I calculate that more than 10% of the 2.5 million people we have behind bars have been wrongfully convicted in such fashion. That's more than a quarter million of our countrymen that we have seriously, seriously wronged.

Not to worry, though. It can never happen to you. Or your loved ones. 

The Empire Strikes Back 

The Maryland Towns of Cheverly and Forest "One Community - Many Cultures" Heights have posted a defense of their Demon Devices from Hell "automated speed enforcers." The two posts are nearly identical, so much so that they were likely written by a third party. While the names Optotraffic and Sigma Space Systems come to mind as possible ghost writers, the author at this point remains shadowy. (That sounds more ominous than unidentified.)

You can follow the two links if you wish to see how similar the two posts are. Alternatively you can trust me. In either case, I'll repeat the Forest Heights post below, interrupting only occasionally to offer constructive criticism.

Ready? Good. Settle in, buckle up, here we go.
Recently some citizens have raised concerns regarding the accuracy of Forest Heights Speed Camera Program that was instituted on May 1, 2010. The Mayor, Council, and Police Chief take these concerns seriously, as it is critical that citizens have confidence that the Speed Camera Program is operating correctly. Over the last week town officials have reviewed public concerns and instituted an independent verification process. Below is an overview of how well the Town’s speed camera equipment operates.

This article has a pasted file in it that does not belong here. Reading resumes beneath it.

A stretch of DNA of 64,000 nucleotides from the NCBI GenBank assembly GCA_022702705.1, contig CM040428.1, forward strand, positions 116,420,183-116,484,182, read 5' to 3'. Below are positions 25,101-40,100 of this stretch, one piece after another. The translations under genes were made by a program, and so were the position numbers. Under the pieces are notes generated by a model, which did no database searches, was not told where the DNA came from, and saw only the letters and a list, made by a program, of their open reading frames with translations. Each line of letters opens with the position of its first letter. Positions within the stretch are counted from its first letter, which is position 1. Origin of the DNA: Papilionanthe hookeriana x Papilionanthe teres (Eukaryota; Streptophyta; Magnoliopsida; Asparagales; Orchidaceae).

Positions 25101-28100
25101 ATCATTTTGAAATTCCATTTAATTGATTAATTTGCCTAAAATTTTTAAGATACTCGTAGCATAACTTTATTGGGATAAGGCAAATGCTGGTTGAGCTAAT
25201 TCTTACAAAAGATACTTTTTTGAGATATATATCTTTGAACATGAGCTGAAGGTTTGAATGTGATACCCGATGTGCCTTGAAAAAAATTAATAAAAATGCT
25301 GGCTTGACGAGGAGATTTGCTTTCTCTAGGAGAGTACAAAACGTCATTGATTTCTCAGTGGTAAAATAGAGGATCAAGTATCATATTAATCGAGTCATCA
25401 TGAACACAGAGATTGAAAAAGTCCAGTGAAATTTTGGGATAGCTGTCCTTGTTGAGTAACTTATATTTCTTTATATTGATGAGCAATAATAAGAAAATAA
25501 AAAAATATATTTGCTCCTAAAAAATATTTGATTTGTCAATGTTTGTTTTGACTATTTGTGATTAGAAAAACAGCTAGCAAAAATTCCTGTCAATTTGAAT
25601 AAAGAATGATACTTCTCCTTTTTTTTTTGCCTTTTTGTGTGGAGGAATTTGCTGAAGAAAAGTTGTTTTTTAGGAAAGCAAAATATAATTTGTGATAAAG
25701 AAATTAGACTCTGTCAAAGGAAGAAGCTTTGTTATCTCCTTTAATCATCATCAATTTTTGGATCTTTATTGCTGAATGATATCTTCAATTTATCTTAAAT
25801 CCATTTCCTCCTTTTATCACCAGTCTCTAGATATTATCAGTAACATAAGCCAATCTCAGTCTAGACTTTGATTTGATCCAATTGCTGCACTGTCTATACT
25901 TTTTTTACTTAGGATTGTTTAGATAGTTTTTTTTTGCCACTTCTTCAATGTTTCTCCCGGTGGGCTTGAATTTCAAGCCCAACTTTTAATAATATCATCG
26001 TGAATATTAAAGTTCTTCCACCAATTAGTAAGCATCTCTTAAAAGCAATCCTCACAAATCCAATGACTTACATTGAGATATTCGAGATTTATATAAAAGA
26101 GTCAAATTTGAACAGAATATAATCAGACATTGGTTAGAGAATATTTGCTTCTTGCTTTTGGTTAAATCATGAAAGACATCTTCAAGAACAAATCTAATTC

It would have been nice if the "town officials" had better explained what they meant by "independent verification." Does "independent" mean merely that the "town officials" did not conduct the analysis? Is it possible that the "independent" review was conducted by the fine folks at Optotraffic or Sigma Space Systems. They are, after all, the ones who allegedly know how the system works.

Note also that the independent review took less than a week. Part of "the last week" was taken by town officials reviewing public concerns. Part was then taken by instituting an independent verification process. (It's almost as if they knew who to contact and contract for such a quick and thorough review.) Part of the week was then consumed by the independent analysis. The remainder must have been spent preparing the unattributed report, which just coincidentally mimicked the unattributed report published last year by the Town of Cheverly, who had "over the last 10 days ... reviewed resident concerns and instituted an independent verification process."